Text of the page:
Four years after the Supreme Court declared in 2003 as unconstitutional the grant of the tax and financial incentives to CJHDC, the government enacted remedial legislation to restore incentives to CJHDC. This paved the way for a final restructuring agreement in 2008.
CJHDC agreed to acknowledge the back rental obligations during the five-year period despite defaults of the BCDA on the SEZ benefits subject to BCDA’s guarantee to establish a one-stop action center to process and issue all local and national licenses, permits and certifications within 30 days from applications.
The 30-day BCDA guarantee was the prime consideration for CJHDC to acknowledge the suspended rentals during the BCDA’s breach.
The John Hay Management Corp. (JHMC) is the BCDA subsidiary tasked with overseeing Camp John Hay for the BCDA. From 2007 to 2010, it was headed then by Christina Corona, the wife of then Chief Justice Renato Corona.
Unlike other BCDA subsidiaries for converted bases in Subic and Clark, which had hundreds or thousands of locators, JHMC was only overseeing one main locator in Camp John Hay, CJHDC.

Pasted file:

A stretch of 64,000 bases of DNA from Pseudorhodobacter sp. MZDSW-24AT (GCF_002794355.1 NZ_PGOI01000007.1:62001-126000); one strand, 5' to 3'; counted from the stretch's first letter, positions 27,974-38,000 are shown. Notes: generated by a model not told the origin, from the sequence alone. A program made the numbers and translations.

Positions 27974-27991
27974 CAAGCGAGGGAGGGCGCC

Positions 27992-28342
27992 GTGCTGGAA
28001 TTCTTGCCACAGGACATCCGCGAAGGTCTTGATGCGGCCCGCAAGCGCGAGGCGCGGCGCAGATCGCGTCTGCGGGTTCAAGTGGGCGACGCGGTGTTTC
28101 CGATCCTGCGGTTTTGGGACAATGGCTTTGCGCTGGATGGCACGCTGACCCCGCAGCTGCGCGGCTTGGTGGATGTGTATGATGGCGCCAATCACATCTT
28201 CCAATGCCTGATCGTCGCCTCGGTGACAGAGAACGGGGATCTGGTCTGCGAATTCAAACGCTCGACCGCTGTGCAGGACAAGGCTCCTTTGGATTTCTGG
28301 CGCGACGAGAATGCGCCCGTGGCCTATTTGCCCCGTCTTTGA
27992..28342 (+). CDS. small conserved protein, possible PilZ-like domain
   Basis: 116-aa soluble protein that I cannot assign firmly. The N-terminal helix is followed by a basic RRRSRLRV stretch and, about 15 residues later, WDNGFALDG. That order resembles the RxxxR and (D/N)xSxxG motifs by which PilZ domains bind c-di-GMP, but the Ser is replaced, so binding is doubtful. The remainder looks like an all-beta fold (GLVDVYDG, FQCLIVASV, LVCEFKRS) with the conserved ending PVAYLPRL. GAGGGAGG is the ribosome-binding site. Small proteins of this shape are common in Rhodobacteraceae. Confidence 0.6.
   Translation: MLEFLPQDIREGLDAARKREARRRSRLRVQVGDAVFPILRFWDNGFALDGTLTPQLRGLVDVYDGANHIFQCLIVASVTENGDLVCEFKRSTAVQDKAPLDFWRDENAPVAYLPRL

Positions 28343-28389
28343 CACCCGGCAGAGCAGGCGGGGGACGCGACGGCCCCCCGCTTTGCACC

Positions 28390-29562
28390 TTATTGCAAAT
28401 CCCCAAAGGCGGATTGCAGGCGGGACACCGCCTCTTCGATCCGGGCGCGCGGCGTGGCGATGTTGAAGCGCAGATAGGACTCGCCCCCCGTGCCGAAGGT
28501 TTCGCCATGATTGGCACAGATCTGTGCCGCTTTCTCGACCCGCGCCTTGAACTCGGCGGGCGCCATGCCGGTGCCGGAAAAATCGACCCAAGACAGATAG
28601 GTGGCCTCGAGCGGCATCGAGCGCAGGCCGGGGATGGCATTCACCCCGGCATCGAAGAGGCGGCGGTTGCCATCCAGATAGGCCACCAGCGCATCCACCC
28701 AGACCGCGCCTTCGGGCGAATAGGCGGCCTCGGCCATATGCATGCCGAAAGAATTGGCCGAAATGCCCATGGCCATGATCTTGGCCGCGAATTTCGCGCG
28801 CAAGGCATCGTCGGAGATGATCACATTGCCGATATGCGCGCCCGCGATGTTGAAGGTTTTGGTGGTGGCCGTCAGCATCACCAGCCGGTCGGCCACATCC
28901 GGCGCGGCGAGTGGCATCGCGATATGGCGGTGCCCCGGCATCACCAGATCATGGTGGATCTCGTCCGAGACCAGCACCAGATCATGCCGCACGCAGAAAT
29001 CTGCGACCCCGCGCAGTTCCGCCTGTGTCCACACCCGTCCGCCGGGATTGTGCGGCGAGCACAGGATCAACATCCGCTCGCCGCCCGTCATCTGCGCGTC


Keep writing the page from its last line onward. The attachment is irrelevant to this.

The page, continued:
Corona claimed the BCDA never consulted her about the 30-day permit commitment so she refused to issue any development permits to CJHDC and its affiliates. Nonetheless, CJHDC continued to pay the annual rentals as called for under the 2008 deal.
Under the Aquino administration, BCDA president Arnel Casanova again disowned the 30-day permit guarantee, but he still demanded payment of rentals.
In 2011, CJHDC sent three proposal letters to the BCDA to restructure the contract and said it would pay the BCDA P500 million upon signing and continue paying the annual rentals of P150 million per year, as per the original lease agreement, if a new restructuring agreement was signed.
But CJHDC’s primary condition was that critical development and building permits must be issued within 30 days. The proposal was rejected by the BCDA for unknown reasons.
The three letters went unanswered and it was only through news reports that CJHDC found out its proposals had been rejected.
In 2011 the BCDA chair, Felicito Payumo, tried to negotiate with the CJHDC chair, Bob Sobrepeña.
But Casanova and the BCDA board denied Sobrepeña and his group from entering the BCDA boardroom and, more importantly, the opportunity to present the CJHDC compromise proposal.